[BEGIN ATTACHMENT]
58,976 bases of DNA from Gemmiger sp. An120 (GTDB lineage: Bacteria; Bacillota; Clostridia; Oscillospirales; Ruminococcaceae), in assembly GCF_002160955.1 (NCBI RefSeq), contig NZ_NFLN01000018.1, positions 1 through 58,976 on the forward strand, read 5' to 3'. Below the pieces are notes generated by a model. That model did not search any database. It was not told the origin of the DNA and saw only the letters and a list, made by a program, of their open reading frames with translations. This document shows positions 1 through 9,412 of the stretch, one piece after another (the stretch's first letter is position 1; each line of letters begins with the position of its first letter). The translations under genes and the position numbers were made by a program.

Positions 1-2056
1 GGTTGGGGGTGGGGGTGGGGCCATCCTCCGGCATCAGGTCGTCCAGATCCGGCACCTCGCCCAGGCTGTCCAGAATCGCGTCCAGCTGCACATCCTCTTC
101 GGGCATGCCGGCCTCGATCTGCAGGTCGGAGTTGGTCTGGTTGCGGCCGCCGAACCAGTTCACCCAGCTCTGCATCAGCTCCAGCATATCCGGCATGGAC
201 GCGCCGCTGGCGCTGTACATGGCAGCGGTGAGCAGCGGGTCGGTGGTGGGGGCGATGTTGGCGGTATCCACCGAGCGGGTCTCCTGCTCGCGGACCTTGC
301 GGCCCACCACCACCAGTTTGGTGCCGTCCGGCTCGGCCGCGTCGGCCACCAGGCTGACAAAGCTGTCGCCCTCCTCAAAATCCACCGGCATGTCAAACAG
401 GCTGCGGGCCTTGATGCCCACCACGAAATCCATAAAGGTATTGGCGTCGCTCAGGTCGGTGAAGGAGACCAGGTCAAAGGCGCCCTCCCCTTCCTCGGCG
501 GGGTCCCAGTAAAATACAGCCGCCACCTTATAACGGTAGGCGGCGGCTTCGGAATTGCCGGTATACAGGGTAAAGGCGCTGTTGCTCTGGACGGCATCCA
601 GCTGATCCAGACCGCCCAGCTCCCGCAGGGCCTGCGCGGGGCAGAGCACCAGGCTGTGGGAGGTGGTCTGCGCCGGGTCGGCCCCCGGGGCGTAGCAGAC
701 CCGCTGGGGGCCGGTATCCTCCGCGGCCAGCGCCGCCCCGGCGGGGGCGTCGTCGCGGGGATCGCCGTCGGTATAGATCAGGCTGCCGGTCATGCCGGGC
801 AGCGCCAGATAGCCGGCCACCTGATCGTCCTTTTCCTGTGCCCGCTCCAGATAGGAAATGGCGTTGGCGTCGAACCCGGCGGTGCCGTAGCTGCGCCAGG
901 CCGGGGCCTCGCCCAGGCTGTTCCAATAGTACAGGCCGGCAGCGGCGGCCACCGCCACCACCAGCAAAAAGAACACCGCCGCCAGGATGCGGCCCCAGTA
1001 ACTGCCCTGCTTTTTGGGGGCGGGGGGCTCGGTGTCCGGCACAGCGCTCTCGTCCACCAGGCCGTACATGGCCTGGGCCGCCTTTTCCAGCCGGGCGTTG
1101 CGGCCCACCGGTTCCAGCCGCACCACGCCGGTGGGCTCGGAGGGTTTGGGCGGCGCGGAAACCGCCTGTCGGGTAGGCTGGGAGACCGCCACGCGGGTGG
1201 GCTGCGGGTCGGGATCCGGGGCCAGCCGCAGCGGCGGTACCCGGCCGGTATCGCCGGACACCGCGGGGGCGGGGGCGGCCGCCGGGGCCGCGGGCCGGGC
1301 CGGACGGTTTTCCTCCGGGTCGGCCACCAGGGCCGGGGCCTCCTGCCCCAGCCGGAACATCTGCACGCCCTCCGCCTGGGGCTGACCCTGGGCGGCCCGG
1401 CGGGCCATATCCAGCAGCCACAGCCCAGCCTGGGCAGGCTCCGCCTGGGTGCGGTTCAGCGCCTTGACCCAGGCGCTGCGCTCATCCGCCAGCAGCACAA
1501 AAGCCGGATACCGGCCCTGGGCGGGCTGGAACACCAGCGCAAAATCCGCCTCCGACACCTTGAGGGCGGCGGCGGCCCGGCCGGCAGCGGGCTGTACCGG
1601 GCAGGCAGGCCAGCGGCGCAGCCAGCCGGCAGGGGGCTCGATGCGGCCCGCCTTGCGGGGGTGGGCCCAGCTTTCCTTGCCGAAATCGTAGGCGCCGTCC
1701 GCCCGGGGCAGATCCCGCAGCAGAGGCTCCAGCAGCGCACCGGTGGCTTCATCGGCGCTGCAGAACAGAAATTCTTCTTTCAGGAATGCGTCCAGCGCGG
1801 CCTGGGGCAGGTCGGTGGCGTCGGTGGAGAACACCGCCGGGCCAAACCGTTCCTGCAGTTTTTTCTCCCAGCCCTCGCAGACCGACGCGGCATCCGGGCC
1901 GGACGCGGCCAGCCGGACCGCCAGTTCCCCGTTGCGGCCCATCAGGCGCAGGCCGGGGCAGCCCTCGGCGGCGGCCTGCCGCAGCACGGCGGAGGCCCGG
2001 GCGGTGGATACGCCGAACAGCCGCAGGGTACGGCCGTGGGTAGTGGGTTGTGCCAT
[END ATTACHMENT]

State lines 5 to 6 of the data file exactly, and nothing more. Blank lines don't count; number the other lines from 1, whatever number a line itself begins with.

201 GCGCCGCTGGCGCTGTACATGGCAGCGGTGAGCAGCGGGTCGGTGGTGGGGGCGATGTTGGCGGTATCCACCGAGCGGGTCTCCTGCTCGCGGACCTTGC
301 GGCCCACCACCACCAGTTTGGTGCCGTCCGGCTCGGCCGCGTCGGCCACCAGGCTGACAAAGCTGTCGCCCTCCTCAAAATCCACCGGCATGTCAAACAG